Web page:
Courts have even imposed a standing requirement, finding that only a client may sue the attorney for deceit under § 487. See Lipin v. Hunt, 14-cv-1081, 2015 BL 78553 (S.D.N.Y. Mar. 20, 2015). Thus, if the victim of the deceit was not the attorney’s client, then that victim has no claim, at least under § 487. In Rogath v. Koegel, 96-cv-8729, 1998 U.S. Dist. LEXIS 15624 (S.D.N.Y.), the court dismissed the § 487 claim, “[h]aving determined that Defendant owed no duty to Plaintiff because Defendant represented Plaintiff's adversary.” Of note, this standing limitation exists despite the statute including within its ambit deceit by the attorney against “any party,” not merely against the attorney’s client.

A small number of courts have dismissed where § 487 claims are deemed redundant of claims for common law fraud. See Koch v. Sheresky, Aronson & Mayefsky LLP, No. 112337/07, 2010 N.Y. Misc. LEXIS 2195 (N.Y. Sup., N.Y. Cty.).

Perhaps most important, many courts continue to hold that in addition to deceit by an attorney, there must be “a chronic and extreme pattern of legal delinquency” before a § 487 claim is made out. See Brady v. Goldman, 16-cv-2287, 2 2016 BL 406103 (S.D.N.Y. Dec. 5, 2016). This is sometimes phrased as a requirement that the conduct be extreme or egregious. See Ray v. Watnick, 15-cv-10176, 182 F. Supp. 3d 23 (S.D.N.Y. 2016).

These common law impediments to § 487 claims are justified by courts as protective of robust advocacy. See Haggerty v. Ciarelli & Dempsey, 374 Fed. Appx. 92 (2d Cir. 2010); Curry v. Dollard, 52 A.D.3d 642 (N.Y. App. Div. 2d Dep’t 2008); Michalic v. Klat, 128 A.D.2d 505 (N.Y. App. Div. 2d Dep’t 1987).

The implication of such decisions – though not often spelled out – is that New York courts fear allowing litigants free rein to take § 487 claims to trial would have a chilling effect on zealous representation. For this reason, some jurisdictions make lawyers’ statements in legal proceedings absolutely immune from attack – a doctrine which § 487 operates in derogation of. (In New York, it seems that prosecutors are the only lawyers who can count on being insulated from § 487 claims. See Rudow v. City of New York, 822 F.2d 324 (2d Cir. 1987); Cornett v. Obermaier, 91-cv-6799, 1992 U.S. Dist. LEXIS 5828 (S.D.N.Y.).) By acceding to the hurdles erected by the defense bar to § 487 claims, New York judges have blunted the impact of § 487 as an exception to the privilege that lawyers otherwise enjoy to express themselves freely in litigation.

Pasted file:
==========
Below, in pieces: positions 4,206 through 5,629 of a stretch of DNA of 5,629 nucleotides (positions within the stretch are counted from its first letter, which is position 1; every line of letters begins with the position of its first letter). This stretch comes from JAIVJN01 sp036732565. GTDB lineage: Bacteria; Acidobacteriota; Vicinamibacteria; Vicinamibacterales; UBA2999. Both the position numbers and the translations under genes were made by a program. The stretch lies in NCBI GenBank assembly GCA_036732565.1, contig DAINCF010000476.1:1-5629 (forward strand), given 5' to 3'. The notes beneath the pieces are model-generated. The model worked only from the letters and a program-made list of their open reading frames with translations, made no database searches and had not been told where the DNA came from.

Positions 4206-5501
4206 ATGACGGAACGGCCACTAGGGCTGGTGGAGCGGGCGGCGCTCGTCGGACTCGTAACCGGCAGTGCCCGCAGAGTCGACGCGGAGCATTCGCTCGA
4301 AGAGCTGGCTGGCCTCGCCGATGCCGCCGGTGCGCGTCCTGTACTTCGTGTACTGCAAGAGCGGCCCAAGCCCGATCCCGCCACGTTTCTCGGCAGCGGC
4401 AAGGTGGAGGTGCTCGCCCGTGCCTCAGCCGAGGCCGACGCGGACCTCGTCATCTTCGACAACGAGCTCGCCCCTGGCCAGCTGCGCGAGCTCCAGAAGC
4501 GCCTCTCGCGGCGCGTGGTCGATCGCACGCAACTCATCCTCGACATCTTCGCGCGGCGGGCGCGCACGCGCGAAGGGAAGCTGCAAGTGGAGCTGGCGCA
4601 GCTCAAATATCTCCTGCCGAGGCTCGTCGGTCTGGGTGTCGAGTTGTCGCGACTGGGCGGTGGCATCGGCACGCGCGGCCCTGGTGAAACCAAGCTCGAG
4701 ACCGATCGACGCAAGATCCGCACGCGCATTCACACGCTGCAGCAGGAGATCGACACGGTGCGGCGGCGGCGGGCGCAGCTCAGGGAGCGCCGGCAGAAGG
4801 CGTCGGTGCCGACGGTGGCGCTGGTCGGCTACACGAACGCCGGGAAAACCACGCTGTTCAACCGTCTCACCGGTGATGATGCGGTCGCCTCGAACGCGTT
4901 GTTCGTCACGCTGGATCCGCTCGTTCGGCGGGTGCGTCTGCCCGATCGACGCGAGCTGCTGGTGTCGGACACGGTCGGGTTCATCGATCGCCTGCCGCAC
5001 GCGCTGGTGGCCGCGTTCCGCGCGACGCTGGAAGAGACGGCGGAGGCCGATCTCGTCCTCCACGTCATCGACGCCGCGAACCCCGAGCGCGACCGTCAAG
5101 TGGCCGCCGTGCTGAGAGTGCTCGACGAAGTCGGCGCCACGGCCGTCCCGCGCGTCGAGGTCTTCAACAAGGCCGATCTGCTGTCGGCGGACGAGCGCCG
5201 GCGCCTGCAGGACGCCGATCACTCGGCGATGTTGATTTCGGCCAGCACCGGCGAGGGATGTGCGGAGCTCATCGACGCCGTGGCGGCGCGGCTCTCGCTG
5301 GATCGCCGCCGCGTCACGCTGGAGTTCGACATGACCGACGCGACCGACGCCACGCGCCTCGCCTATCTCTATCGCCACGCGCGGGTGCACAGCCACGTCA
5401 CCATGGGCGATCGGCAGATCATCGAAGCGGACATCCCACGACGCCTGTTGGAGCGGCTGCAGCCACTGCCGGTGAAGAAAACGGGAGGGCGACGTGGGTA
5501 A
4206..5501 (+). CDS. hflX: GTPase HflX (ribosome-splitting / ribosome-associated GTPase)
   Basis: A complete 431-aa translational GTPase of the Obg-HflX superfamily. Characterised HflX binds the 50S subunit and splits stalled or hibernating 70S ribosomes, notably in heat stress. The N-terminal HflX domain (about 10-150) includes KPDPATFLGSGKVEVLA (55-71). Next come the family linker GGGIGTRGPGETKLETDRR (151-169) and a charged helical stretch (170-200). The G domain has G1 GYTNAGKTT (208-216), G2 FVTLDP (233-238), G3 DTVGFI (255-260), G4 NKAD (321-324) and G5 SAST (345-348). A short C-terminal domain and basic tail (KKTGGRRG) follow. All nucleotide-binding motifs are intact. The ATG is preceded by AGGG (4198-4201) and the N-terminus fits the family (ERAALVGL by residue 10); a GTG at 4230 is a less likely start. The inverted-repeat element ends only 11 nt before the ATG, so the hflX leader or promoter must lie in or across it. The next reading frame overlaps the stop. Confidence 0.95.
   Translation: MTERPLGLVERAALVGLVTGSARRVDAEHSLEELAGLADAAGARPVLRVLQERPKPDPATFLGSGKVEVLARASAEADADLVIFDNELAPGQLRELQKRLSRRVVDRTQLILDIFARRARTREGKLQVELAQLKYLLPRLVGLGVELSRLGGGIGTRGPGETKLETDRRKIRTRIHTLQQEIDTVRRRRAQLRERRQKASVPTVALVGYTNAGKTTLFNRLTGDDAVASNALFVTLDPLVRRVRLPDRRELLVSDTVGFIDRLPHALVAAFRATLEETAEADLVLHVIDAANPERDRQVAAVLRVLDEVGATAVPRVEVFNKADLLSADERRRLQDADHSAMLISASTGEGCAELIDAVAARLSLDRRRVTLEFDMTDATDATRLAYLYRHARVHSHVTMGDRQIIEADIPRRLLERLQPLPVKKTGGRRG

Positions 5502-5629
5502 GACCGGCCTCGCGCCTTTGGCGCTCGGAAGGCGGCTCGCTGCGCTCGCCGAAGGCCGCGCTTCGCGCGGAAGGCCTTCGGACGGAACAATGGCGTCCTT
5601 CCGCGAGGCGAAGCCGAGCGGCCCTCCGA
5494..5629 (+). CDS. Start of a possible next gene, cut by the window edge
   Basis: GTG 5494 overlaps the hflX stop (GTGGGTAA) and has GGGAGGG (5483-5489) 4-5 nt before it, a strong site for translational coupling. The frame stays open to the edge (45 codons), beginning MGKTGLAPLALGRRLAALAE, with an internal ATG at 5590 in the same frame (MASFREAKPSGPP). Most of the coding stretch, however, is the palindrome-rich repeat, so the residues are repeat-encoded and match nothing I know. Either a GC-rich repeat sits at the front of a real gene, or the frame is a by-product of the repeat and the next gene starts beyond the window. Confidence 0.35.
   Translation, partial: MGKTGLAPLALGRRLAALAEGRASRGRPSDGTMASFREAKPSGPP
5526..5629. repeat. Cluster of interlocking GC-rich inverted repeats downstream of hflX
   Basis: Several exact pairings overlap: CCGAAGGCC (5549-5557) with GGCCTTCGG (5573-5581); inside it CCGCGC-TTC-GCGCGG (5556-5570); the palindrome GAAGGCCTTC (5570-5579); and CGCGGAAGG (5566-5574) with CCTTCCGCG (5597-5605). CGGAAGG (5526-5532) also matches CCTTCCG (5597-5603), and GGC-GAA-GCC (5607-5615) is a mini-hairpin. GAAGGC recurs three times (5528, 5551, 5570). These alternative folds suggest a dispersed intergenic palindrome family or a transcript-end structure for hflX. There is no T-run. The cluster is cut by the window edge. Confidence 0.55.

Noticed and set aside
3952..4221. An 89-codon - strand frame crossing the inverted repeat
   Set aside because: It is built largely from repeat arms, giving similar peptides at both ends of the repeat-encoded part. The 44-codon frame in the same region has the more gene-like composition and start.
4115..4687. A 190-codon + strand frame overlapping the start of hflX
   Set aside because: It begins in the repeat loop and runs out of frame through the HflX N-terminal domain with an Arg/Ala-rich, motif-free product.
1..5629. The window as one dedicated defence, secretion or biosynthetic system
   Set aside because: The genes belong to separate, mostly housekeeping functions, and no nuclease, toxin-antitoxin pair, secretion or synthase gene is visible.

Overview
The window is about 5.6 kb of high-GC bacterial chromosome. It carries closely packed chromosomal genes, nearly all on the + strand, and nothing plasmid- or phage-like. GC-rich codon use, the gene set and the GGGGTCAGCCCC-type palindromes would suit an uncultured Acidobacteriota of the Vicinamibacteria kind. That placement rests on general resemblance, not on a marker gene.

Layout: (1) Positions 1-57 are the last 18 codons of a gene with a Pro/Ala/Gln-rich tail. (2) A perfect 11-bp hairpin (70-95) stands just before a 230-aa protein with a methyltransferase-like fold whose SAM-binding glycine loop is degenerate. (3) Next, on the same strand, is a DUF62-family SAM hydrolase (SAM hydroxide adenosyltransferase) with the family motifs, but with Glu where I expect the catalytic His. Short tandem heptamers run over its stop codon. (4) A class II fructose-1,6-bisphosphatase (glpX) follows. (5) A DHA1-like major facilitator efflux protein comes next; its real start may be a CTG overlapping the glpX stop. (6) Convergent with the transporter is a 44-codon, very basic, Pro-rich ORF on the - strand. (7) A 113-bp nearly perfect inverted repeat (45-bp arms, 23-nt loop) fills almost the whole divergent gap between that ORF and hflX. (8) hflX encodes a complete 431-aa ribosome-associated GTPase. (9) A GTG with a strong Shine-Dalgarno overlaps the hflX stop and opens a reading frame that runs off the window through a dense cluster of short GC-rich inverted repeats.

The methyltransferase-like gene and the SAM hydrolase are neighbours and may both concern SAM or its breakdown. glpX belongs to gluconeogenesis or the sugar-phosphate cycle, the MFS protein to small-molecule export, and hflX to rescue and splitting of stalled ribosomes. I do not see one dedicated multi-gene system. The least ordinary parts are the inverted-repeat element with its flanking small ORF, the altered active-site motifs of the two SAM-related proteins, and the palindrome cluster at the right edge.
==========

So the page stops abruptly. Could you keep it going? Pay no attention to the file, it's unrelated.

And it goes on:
But there is an equally important public policy concern cutting the other way—the reliability of our system of justice. If attorneys who are privileged to speak and write without fear of repercussion use that freedom not to advance the legal interests of their clients, but to deceive their clients or the court in a way that undermines the legal process, this might overcome the traditional impulse to privilege attorneys’ statements. In Specialized Indus. Servs. Corp. v. Carter, 99 A.D.3d 692 (N.Y. App. Div. 2d Dep’t 2012), the court explained that treble damages under § 487 “are designed to punish attorneys who violate the statute and to deter them from betraying their ‘special obligation to protect the integrity of the court and foster their truth-seeking function.’”

The decades-long tension between a broadly-worded statutory remedy and a long list of judge-made restrictions on its use has yielded just a few reported cases that have awarded significant treble damages against lawyers or law firms for intentional deceit under § 487. One such instance is Amalfitano, above, where the district court assessed trebled damages of $268,245.54.

The answer to this stand-off may be legislative. Section 487 could be amended to clarify its elements, its scope, and the requisite proof. Or the statute could simply be abrogated upon a recognition that it is too difficult to square it with the great liberties that our system allows to practitioners.

The status quo, however, is unsatisfactory. Courts lack consistency in how they address defenses to § 487 claims. Indeed, for many of the defenses noted above, there is authority that limits them in a significant way or casts doubt on their viability. And not all of these defenses follow from the text and logic of the statute.

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Reproduced with permission from the ABA/BNA Lawyers’ Manual on Professional Conduct, Vol. 33, No. 4 (Feb. 22, 2017). Copyright 2017 the American Bar Association and The Bureau of National Affairs, Inc. (800-372-1033)